2009.11.04 The old cemetery mausoleum 2009.11.04
By DAVID GREEN
When I look at the photograph of the old mausoleum at Oak Grove Cemetery, I’m just amazed. It was an enormous structure. It must have been very impressive.
According to the Morenci’s history book, it was built in the south part of the cemetery and many families were interred there and “the visitors rooms were well furnished with sturdy wood chairs and tables.”
Now, it seems like such an odd concept to inter families within the rooms of a large stone building. Nearly everyone ends up under ground, and only a few smaller private mausoleums are standing in Oak Grove.
Most everything I’d ever want to know about Morenci’s mausoleum is included in a front page story from the Observer dated Aug. 14, 1908.
The slogan on the front page of the paper reads “A Good Paper in a Good Town,” and just to keep it friendly with our neighbors to the south, a second slogan reads “On the Line of Two Great States.”
This was quite a few years after the State Line Observer was changed back to the Morenci Observer.
Bob Price loaned this 1908 copy to me and what a gift it was.
There was obviously an effort to make this mausoleum the best around. It was compared to one that was recently dedicated in Shelby, Ohio, and Morenci’s promised to “Eclipse in Splendor and Stability” the Shelby building.
Morenci’s version was built with corrugated and pure white stone to surpass the finest Bedford stone.
And get this:
The water-proof compound used in the cement is another important factor, showing the determination of the builder to give the structure in Oak Grove cemetery the benefit of every improvement and discovery known to cement building.”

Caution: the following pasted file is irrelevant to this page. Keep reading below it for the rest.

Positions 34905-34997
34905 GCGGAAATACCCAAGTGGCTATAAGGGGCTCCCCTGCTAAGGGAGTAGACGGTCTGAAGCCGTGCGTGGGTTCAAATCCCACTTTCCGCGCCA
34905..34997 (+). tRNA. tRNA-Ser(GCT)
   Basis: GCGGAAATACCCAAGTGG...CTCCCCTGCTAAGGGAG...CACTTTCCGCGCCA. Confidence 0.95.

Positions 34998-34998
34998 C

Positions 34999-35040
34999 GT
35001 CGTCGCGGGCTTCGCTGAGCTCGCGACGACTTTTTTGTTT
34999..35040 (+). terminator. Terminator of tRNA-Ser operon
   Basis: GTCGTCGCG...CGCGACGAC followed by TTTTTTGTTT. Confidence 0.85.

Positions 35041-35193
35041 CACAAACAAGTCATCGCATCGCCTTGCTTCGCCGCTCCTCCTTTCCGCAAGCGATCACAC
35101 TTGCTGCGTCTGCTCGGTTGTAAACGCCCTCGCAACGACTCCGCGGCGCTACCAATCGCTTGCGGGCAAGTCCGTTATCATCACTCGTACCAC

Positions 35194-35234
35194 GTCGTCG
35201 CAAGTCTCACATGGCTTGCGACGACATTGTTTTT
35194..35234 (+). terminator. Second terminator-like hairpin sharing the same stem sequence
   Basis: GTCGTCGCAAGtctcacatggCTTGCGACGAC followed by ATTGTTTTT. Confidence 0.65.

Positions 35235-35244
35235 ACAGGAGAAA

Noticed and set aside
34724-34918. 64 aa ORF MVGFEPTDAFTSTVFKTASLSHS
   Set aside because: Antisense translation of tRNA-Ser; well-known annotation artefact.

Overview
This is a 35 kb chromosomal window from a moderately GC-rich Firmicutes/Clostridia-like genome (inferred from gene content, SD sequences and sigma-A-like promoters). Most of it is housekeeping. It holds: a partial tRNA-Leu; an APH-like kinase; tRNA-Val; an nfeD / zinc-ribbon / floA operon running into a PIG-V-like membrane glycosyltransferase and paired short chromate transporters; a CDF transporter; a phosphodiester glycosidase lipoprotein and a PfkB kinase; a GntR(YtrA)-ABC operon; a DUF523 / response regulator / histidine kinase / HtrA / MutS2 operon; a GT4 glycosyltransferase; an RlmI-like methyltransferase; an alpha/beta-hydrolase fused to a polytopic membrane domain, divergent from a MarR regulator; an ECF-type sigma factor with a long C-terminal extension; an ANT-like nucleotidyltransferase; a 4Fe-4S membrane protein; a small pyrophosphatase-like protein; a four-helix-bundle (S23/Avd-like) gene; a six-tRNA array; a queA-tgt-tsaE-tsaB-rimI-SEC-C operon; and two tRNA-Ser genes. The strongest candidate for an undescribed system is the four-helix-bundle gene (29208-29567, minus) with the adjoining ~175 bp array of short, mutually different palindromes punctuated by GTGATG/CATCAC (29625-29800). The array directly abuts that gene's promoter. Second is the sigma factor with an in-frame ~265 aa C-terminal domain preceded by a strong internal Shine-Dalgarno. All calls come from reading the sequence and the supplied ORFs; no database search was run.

In Shelby, there were only three outside supporting columns. In Morenci, there were five and they extended outward twice as far as Shelby.
The entire article seems to give off a “nyaaa, nyaaa, nyaaa” flavor toward Shelby and its new mausoleum.
Much was written about ventilation. Each crypt included two pipes to allow “the gases of the body to escape.” One pipe was for heavy, foul gases that led underground; the other to convey lighter gases up through the roof.
The roof included a beautiful domed arch and skylight. There were copper eaves and flushing, while Shelby used inferior materials.
There was a well-ventilated rest room for ladies and a receiving vault where bodies could be kept for as long as desired before placement in the crypt.
Finally, there was 1,700 square feet of handsome marble interior finish, furnished by the local dealer, Fauver & Marshall.
Beauty and durability, an ornament to Oak Grove cemetery—at least until 1954. Forty-six years after it was constructed, it came down. State officials condemned the building. It was demolished after someone had the task of removing the remains from the crypts and burying them in the ground.
When I read about the marble interior—the very beautiful marble interior—a light, likely fueled by body gases, went off above my head.
I quickly called my father and asked where the marble slabs came from that are used in the back office to set up printing jobs. I knew what he was about to say: From the old mausoleum.
The bodies went into the ground, but a few pieces of the former beauty live on here at the Observer.
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